(See Guidance Module on Antiretroviral Treatments, Module 7.
Treatments following exposure to HIV)
Exposure to blood and other body fluids is common in obstetric
practice382,383,384,385,386 and staff should receive information,
training and access to equipment in order to protect themselves387.
In areas of highest HIV prevalence, tests may not be available and many women
will also be in the "window period" before seroconversion, and may not be
identified by routine HIV-antibody tests. Lack of access to nosocomial infection
prevention measures may unfortunately be common in these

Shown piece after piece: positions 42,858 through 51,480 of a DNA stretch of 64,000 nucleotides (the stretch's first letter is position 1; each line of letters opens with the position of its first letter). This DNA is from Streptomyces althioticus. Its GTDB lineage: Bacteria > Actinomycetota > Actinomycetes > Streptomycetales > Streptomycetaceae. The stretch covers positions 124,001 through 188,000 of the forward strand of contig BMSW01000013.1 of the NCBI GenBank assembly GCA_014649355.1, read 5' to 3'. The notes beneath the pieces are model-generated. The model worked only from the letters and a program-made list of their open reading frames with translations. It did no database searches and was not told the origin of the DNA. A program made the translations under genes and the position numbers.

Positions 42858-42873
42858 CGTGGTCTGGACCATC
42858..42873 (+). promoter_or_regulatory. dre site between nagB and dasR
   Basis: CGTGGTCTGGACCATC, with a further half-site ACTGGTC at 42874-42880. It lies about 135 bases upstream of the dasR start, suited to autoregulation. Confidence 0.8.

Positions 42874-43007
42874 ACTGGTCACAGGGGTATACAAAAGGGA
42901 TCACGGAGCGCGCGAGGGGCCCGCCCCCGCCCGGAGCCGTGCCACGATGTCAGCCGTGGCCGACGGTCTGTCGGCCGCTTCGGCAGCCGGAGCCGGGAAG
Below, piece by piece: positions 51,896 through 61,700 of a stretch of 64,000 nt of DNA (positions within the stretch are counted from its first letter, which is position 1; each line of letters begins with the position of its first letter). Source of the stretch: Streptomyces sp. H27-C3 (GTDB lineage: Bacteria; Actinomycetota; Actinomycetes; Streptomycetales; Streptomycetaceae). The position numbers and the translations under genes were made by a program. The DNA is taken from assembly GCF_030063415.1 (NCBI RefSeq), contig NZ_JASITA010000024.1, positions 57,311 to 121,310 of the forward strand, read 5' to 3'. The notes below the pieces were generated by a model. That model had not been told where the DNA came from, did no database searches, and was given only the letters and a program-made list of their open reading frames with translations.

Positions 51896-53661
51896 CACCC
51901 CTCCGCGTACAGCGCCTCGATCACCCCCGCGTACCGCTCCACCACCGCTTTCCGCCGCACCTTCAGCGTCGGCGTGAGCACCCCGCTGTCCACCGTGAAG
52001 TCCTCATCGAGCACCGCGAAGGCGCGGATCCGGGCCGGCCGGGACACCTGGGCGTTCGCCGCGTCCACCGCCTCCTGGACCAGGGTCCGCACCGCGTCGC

countries388,389,390. A study of occupational exposure in the United
Republic of Tanzania showed that health workers were exposed on average to five
sharp injuries and nine splashed exposures each year, with a higher risk in
surgeons391. In Rwanda, no evidence was found for any HIV infection
caused by occupational blood contact in 215 traditional birth attendants,
exposed to an estimated 2234 potentially infectious blood-skin contacts over
All patients should be regarded as potentially infectious, not
only for HIV, but also for Hepatitis and other pathogens393,394.
Health care workers must ensure that they use universal precautions against
accidental infection at all times. These require the provision within health
services of protective devices and clothing and access to safe containers for